if [ "car" ]; then echo its truthy value; fi
# output: its truthy value

if [[ "car" ]]; then echo its truthy value; fi
# output: its truthy value


if ! [  ]; then echo its falsy value; fi
# output: its falsy value

if ! [ "" ]; then echo its falsy value; fi
# output: its falsy value

if ! [ '' ]; then echo its falsy value; fi
# output: its falsy value


Equality operators, (#Comparison Operators) and && and || operator:

# What the heck is ge, le, lt, gt ?? 
# Refer this amazing source:

if ((10>5 && 5>1 )); then echo cool; fi
# output: cool

if ((10>5 && 5>50 )); then echo cool; fi
# output: --no-output bcoz one of above condition failed i.e., 5>50 .
if (( 1 > 0 )); then echo one is greater than zero; fi
# ouput: one is greater than zero

if (( 1 > 10 )); then echo one is greater than ten; fi
# ouput: -no-output-

if ! (( 2 > 2 )); then echo two is not greater than two; fi
# output: two is not greater than two

if ! (( 0 > 0 )); then echo zero is not greater than zero; fi
# ouput: zero is not greater than zero

# Using multiple conditions/variables in if/while loops ::
if [ $my_error_flag -eq 1 ] || [ $my_error_flag_o -eq 2 ]; then .....

# or
if [ $my_error_flag -eq 1 ] && [ $my_error_flag_o -eq 2 ]; then .....

**output means its an exception.

Comparining numbers in bash:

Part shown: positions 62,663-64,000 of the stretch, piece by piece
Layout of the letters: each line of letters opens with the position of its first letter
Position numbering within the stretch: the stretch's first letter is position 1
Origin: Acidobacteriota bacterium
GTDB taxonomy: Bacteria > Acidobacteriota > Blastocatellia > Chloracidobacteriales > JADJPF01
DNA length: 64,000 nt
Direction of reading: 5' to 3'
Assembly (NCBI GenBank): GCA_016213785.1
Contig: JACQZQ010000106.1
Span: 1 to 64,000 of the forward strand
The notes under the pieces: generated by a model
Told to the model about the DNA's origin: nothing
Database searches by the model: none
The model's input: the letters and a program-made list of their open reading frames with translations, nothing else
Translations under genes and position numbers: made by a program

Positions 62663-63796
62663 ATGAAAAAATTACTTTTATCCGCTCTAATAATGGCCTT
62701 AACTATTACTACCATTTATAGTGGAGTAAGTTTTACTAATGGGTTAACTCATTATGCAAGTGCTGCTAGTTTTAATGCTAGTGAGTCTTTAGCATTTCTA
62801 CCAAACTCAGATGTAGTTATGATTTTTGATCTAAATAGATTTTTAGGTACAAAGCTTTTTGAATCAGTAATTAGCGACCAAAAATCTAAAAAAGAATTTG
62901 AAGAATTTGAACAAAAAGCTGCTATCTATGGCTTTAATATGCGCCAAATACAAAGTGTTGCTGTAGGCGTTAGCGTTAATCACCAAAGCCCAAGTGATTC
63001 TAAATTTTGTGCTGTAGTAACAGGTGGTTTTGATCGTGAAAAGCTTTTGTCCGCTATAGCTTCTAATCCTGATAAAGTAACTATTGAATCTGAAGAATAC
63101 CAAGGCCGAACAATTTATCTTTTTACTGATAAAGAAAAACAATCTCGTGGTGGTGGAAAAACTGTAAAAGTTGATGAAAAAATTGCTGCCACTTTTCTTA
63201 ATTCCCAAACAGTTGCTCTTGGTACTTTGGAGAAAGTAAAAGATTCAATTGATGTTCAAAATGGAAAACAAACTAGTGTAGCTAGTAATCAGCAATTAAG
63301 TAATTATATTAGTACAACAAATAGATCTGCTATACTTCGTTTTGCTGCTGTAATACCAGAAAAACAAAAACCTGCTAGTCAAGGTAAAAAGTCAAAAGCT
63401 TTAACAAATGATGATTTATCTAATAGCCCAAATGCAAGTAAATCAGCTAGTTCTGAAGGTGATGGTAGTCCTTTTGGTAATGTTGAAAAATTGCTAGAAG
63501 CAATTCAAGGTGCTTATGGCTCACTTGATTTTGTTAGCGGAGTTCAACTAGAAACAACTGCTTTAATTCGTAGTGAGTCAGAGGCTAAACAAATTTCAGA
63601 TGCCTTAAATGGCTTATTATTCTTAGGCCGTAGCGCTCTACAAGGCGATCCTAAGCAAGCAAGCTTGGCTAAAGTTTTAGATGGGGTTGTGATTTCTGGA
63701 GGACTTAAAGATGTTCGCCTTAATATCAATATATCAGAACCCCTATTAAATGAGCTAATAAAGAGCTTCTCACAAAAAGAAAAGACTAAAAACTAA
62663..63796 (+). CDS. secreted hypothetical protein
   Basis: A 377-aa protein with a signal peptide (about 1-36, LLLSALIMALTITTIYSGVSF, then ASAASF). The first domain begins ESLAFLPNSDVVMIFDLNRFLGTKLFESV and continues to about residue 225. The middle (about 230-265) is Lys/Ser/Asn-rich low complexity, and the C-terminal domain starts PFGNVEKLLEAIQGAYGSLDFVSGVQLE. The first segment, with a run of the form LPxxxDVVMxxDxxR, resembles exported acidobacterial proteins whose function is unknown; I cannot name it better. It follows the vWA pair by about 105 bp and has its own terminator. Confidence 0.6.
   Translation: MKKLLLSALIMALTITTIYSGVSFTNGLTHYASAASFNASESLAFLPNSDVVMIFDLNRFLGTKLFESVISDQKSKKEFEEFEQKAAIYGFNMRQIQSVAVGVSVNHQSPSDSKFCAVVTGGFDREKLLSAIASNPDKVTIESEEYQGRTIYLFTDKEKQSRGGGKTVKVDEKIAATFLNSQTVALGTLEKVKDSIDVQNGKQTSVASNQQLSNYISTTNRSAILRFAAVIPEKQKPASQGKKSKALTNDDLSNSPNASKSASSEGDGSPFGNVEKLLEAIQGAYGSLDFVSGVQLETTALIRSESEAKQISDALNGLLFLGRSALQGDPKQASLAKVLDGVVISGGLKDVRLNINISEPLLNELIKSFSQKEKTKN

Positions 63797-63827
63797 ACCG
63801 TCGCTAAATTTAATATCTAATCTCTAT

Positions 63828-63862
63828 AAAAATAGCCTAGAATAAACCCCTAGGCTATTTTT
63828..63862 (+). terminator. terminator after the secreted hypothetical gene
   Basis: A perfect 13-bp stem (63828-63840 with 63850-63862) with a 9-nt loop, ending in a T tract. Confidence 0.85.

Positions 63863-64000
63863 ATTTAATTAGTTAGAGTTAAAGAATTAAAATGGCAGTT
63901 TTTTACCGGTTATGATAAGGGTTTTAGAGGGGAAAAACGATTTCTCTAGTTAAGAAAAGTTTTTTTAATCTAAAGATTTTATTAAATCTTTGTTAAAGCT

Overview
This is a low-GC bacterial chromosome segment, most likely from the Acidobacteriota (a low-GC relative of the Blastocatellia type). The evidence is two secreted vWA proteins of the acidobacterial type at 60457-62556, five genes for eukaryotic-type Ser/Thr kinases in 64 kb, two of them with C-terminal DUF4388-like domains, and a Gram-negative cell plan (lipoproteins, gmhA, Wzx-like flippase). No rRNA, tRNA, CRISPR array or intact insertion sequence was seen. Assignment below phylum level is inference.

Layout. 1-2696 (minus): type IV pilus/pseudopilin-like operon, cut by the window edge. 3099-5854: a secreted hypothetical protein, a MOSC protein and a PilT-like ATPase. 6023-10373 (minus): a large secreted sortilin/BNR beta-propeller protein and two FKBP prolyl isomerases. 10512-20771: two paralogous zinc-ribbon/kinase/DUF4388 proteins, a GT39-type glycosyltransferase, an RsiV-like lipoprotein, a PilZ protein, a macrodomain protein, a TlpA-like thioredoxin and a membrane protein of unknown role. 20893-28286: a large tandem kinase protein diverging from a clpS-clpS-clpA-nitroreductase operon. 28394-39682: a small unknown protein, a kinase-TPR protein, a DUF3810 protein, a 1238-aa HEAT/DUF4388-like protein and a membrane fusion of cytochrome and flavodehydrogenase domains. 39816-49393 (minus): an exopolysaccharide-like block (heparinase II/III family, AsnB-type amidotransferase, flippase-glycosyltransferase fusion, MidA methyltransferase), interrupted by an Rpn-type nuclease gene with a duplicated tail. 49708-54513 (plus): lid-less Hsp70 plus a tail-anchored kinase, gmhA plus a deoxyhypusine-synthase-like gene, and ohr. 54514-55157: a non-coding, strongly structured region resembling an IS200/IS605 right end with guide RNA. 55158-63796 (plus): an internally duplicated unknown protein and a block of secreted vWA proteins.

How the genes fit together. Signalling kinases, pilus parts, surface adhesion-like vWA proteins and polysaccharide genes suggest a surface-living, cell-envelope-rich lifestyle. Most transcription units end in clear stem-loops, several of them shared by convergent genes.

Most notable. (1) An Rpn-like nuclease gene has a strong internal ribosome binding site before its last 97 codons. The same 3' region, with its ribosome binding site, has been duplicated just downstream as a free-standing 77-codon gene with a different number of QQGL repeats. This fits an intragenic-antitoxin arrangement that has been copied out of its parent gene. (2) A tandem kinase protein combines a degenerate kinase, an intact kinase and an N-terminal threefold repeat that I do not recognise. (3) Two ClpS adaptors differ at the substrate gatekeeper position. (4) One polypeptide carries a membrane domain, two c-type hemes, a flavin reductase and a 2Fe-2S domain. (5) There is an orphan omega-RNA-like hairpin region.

Fun with variables

Must checkout:

## Special local variabes in bash :

# Whats wrong?
a = 10
#Ouput: a: command not found.

a =10
#Ouput: a: command not found.

a= 10
#Ouput: a: command not found.

#Ouput: <variable assignment succeed without any ouput>
### LEARNING: Spaces are NOT allowed when you assign values to variables.

# What is the pupose of (), (()), [], [[]] in bash if/while conditions ?
# Answer:

# Ternary Operator
a=$([ 4 == 5 ] && echo 11 || echo 22)   #src:
# Now echo $a gives us: 22 bcoz the result of expression [ 4 == 5 ] is false.

# Other way:
[[ 4 = 5 ]] && a=11 || a=22            #src:
# Now echo $a gives us: 22 bcoz the result of expression [ 4 == 5 ] is false.



echo $x
# Ouput: Sahil

echo $xyz
# Ouput: --no-ouput

echo $x yz
# Ouput: Sahil yz

echo ${x}yz       #Concatenation variables with other string or variable.
# Ouput: Sahilyz     [Cool enough. Isn't it ?]

#String splitting, #string split, #split string, #substring

echo ${var:3}
# Output: 34    #I.e., from index 3 (including) upto the end of string.

echo ${var:0:4}
# Output: 0123 #I.e., from index 0 (including) and 4 represents length of the substring to be extracted

echo ${var:1:4}

echo ${var:2:4}

echo ${var:3:4}

echo ${var:4:4}

# tldr; using ', " and \ works good to define a string with a space.
fullName=sahil\ kolkata; echo $fullName
fullName="sahil kolkata"; echo $fullName
fullName='sahil rajput'; echo $fullName

hasMoney=true                   # In bash there is nothing like boolean, so true is just a simple string.
if [ $hasMoney = true ] ; then
    echo 'I do have money.'
# ouput: I do have mone.

# Concatenation is so easy in bash, i.e., you don't need any operator like + at all, coz it just happens.
if [ "$hasMoney"1 = true1 ];
    echo 'I do have money.';
# ouput: I do have money.

c=1; echo $c
# ouput: 1

(( c=c+1 )); echo $c
# output; 2

(( c++ )); echo $c
# ouput: 3

if (( c < 4 )); then (( c++ )); echo Incremented and new value is $c; fi
# outputt: SPECIAL:: executing above statements MULTIPLE times will increment c's value till it gets 4.

So my connection with mongo works really good now: